I remember the boys dressed in army surplus, the girls in hessian, silhouettes framed in beach shanties, staring across an abyss. You were not meant to talk about them. They were not counted in the census, unlike the sheep, and anyway were dirty and feckless and dying off.
You were not meant to disturb the surface of our great southern idyll, sun-kissed and God-blessed, in circumstances that might raise questions of race. At high school, I studied a celebrated historian, Russel Ward, who wrote: "We are civilised and they are not." They were the first Australians. At least he mentioned them. Other textbooks simply left them out.
Today, almost everything has changed and has not changed. For many Aboriginal people, who value healing, Prime Minister Kevin Rudd's apology last year was important. They and their white allies had worked tirelessly for the mere word to be uttered. The resistance was formidable; white supremacist politicians, journalists and academics damned the "black armband version of our history". And when Rudd finally said it, the Sydney Morning Herald described the apology as "a piece of political wreckage" that the "government has moved quickly to clear away . . . in a way that responds to some of its supporters' emotional needs".
There is to be no compensation for those thousands of Aborigines wrenched from their families as children, known as the stolen generation. And the previous, openly racist government's "intervention" into Aboriginal lands in the Northern Territory is being consolidated. In 2007, on the pretext that Aboriginal children were being sexually abused in "unthinkable numbers", the government of John Howard suspended the Racial Discrimination Act and sent the army and "business managers" to take over black communities.
Within a year, barely reported statistics proved how bogus it all was. Out of 7,433 children examined by doctors, at most four possible cases of sexual abuse were identified. The Australian Crimes Commission found no evidence of paedophile rings. What it found, it already knew: poverty and sickness on the scale of Africa and India.
Since Rudd's apology, Aboriginal poverty indicators have gone backwards. His "Closing the Gap" programme is a grim joke, having produced not a single new housing project.
An undeclared agenda comes straight from Australia's colonial past: a land-grab combined with an almost prurient need to control, harass and blame a people who have refused to die off, whose genius is their understanding of an ancient land that still perplexes and threatens white authority. Whenever Canberra's politicians want to look "tough", they give the Aborigines a good kicking: it is a ritual as sacred as Don Bradman worship or Anzac Day.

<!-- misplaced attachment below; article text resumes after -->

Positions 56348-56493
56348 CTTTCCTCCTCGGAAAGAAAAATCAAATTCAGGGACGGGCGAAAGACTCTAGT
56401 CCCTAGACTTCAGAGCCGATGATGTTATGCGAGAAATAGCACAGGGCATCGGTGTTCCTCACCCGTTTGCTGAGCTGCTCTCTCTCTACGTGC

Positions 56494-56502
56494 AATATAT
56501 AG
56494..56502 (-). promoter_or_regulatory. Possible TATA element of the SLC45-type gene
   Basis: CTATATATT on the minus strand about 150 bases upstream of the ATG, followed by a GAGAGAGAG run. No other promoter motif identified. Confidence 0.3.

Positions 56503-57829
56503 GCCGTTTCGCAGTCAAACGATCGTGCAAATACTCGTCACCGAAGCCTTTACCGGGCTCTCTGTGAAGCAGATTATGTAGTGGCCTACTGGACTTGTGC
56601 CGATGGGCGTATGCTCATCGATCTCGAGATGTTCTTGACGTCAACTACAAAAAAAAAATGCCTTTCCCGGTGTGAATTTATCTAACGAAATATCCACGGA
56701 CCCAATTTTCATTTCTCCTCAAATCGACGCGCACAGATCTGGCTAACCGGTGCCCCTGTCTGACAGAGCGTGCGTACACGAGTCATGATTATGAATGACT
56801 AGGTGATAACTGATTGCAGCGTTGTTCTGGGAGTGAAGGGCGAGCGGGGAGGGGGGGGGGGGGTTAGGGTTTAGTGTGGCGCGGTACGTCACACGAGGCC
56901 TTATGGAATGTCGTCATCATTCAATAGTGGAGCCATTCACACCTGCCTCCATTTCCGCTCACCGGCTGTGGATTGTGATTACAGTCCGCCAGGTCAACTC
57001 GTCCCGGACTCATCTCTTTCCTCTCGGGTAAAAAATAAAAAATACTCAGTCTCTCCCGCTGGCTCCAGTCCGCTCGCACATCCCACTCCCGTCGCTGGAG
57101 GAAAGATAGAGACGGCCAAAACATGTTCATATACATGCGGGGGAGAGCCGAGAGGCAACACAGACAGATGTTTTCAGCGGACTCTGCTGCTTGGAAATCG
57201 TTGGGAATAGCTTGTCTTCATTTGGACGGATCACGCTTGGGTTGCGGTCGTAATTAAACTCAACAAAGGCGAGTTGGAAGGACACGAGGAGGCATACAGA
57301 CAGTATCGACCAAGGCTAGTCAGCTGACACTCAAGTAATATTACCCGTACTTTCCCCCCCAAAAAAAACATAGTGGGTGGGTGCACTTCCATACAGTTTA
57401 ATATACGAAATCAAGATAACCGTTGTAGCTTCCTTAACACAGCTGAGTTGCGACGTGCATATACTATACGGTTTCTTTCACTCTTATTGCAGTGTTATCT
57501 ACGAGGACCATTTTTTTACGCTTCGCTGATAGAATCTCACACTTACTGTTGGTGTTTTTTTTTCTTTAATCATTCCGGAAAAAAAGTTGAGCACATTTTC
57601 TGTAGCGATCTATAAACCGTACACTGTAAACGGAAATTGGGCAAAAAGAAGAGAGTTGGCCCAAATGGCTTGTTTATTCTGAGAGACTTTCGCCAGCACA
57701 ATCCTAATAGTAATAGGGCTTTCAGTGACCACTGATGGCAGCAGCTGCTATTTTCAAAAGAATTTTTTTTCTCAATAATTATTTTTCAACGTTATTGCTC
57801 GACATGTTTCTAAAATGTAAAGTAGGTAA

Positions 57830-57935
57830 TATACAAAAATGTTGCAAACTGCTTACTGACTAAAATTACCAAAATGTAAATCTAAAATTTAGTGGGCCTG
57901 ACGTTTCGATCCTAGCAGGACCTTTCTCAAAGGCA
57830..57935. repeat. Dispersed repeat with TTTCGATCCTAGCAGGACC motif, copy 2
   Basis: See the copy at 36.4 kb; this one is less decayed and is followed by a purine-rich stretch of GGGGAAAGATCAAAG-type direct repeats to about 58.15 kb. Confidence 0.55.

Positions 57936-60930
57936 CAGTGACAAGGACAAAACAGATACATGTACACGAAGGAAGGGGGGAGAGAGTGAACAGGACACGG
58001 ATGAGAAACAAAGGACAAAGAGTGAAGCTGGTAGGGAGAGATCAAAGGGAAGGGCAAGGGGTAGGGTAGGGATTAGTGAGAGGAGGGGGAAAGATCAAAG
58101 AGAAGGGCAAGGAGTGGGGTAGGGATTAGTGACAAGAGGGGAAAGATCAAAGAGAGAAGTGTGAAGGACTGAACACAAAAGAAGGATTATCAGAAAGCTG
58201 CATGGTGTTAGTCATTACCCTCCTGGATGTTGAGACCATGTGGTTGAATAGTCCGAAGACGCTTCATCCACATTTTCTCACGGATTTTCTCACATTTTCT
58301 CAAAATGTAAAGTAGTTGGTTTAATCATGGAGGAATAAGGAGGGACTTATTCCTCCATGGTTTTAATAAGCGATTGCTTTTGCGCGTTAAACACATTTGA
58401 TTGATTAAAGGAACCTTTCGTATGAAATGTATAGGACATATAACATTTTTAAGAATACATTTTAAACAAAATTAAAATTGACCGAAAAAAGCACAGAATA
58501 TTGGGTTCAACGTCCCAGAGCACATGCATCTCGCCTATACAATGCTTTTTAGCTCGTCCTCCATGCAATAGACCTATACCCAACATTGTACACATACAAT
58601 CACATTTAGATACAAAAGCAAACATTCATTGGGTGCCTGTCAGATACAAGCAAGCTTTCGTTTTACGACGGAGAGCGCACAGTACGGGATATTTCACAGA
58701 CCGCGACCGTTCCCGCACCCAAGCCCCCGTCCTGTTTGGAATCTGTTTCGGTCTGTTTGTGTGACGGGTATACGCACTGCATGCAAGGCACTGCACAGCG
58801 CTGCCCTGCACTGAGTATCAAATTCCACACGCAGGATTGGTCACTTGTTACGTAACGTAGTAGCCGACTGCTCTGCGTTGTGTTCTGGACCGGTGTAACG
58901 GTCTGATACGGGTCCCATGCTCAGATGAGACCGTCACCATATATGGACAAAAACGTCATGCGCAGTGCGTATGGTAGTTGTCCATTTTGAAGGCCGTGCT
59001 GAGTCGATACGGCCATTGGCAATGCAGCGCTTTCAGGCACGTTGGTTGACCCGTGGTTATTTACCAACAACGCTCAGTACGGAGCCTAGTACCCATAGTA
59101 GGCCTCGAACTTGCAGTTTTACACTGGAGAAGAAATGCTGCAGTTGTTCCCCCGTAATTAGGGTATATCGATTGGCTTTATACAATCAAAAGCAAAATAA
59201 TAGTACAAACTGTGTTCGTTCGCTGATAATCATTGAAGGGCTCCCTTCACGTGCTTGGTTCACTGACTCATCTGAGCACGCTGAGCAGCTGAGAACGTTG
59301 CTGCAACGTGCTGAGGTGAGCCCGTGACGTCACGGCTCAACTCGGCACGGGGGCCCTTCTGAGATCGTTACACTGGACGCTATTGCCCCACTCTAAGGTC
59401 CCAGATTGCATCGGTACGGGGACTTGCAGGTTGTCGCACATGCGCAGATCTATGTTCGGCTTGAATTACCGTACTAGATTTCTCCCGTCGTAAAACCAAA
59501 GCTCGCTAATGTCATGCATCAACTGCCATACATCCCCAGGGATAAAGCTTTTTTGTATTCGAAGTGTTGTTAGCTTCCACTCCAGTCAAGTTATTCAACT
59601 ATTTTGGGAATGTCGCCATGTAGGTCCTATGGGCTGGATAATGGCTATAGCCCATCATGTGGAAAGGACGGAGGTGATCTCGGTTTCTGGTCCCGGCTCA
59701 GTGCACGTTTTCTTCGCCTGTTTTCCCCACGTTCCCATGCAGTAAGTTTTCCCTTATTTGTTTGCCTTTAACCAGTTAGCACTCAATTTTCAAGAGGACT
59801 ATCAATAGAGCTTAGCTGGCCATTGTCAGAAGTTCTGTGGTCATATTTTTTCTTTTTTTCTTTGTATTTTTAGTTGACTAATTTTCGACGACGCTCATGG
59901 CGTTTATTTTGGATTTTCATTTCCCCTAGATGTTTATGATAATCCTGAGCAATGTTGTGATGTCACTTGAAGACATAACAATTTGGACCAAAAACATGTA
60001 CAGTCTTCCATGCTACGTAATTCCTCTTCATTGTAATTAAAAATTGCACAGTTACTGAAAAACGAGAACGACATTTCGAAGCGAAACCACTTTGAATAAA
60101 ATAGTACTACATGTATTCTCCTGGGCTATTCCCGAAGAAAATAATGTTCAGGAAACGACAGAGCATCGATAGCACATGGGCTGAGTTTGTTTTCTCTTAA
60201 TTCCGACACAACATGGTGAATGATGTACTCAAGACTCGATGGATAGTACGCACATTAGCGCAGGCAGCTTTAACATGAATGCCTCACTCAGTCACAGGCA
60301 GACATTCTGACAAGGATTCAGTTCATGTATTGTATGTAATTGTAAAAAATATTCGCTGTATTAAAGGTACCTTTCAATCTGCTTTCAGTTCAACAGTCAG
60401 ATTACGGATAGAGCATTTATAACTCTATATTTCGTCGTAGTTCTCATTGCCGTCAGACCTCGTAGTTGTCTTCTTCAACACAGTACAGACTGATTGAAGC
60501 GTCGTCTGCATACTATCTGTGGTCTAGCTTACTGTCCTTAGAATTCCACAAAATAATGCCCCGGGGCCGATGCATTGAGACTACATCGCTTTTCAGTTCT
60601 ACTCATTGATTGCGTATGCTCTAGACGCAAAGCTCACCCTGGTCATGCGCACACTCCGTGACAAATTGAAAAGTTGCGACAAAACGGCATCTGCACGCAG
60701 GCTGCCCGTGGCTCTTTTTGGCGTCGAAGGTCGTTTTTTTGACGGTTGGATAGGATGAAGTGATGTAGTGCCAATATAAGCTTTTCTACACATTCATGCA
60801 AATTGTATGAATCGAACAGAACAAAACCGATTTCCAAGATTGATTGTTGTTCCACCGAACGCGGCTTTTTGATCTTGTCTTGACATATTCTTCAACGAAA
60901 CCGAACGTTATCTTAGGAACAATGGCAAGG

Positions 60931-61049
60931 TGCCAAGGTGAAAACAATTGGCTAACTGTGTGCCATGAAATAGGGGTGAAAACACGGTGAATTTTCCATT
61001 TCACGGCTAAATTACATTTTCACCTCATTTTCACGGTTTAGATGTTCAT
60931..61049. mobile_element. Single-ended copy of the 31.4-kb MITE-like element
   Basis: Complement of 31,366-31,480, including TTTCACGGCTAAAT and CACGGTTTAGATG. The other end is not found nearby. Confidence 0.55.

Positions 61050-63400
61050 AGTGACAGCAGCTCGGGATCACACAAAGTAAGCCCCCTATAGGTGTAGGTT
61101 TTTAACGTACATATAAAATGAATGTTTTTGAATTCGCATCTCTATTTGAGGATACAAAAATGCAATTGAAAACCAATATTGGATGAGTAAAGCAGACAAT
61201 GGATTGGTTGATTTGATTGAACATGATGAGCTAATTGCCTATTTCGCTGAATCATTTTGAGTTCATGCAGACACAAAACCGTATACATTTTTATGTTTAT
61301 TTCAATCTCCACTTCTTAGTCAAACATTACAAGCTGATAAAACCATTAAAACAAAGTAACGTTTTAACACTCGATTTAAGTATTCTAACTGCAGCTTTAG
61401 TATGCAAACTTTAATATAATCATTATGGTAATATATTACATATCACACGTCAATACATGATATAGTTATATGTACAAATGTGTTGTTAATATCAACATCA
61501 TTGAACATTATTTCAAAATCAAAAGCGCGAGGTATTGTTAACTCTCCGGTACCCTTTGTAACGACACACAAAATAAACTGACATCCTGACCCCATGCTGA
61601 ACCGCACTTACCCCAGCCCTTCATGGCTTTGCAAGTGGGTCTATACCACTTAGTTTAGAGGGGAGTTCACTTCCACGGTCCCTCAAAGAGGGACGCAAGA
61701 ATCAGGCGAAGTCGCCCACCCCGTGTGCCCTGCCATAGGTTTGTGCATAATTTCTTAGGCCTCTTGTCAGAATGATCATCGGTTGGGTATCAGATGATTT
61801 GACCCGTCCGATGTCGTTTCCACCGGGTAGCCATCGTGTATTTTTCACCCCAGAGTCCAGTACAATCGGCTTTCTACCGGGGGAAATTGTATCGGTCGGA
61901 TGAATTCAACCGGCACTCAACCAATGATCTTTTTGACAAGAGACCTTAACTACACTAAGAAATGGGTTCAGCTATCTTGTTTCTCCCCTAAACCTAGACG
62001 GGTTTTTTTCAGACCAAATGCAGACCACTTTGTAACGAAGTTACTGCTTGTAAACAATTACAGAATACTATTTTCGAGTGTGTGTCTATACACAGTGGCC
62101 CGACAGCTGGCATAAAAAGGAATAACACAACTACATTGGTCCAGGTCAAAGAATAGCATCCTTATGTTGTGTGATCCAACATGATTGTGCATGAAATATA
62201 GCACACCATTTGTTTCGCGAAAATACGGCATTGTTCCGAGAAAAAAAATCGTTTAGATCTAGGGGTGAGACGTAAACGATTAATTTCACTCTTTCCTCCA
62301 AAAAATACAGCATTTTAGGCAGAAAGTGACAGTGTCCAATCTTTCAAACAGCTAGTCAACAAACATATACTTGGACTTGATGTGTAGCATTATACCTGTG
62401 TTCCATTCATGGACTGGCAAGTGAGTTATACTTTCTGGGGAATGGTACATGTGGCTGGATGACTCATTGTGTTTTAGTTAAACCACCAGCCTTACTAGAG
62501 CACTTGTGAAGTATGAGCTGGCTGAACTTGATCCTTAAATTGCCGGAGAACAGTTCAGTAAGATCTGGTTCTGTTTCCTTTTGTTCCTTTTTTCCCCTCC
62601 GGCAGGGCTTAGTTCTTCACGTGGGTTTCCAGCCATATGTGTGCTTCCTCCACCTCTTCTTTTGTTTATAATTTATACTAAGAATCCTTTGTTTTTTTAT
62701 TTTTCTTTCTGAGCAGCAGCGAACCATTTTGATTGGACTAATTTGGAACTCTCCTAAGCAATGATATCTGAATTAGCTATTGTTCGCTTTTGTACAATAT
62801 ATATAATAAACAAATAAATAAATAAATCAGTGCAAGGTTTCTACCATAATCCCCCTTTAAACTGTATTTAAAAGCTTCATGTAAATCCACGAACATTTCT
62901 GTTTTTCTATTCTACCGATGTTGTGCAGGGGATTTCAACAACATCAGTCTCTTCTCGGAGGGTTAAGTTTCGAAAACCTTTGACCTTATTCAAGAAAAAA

The indigenous affairs minister, Jenny Macklin, has decreed that unless certain communities hand over their precious freehold leases, they will be denied basic services. The Northern Territory contains abundant mineral wealth, such as uranium, and has long been eyed by multinationals as a lucrative radioactive waste dump. The blacks are in the way, yet again: so it is time for the usual feigned innocence. Rudd has said his government "doesn't have a clear idea of what's happening on the ground" in Aboriginal Australia. What? The learned studies pour forth as if the sorcerer's apprentice is loose.
One example: the rate of incarceration of black Australians is five times that of black South Africans during apartheid. Western Australia imprisons Aboriginal men at eight times the apartheid figure, an Aussie world record.
On 16 November, a 12-year-old Aboriginal boy appeared in court charged with receiving a Freddo Frog chocolate bar from a friend who had allegedly taken it from a supermarket. Only the international headlines forced the police to drop the case. Two-thirds of Aboriginal children who have contact with the police are jailed; two-thirds of white children are cautioned. A young Aboriginal man was jailed for a year for stealing £12 worth of biscuits and soft drink.
A mattress in the desert
In my lifetime, Australia has become one of the most culturally diverse places on earth, and it has happened peacefully, by and large. This proud achievement fades when you drive into a country town and pass the funerals of native people, many of them young, who take their own lives. The whispering in Antipodean hearts is race. The navy is sent against leaking boats filled with refugees, Tamils and Afghans, and if they cannot be dumped behind razor wire somewhere in Indonesia, they are isolated on Christmas Island, which, for the purpose, has been "excised" from the Australian map by a legal sleight of hand. How clever.
While I have been in Australia, Irene Khan, Amnesty's secretary general, has been travelling through the vast outback region known as Utopia. The roads are dirt; water often trickles from a single standpipe. She saw children, their eyes streaming and coughs hacking. She met Elsie, who sleeps on a mattress in the desert, yet pays rent to the government. Shocking, she says.
There is currently a liberal clarion call for a bill of rights, and the republican movement is stirring again. These debates are meaningless until white Australia summons the moral and political imagination to offer its first people a genuine treaty, as well as universal land rights and a proper share of resources. And respect. Only then will this fortunate society earn the respect it so often craves by other means.
On 4 November, John Pilger received the Sydney Peace Prize, Australia's international human rights award. "A Secret Country", his history of Australia, published 20 years ago, remains in print (Vintage, £10.99)
Next week: Mehdi Hasan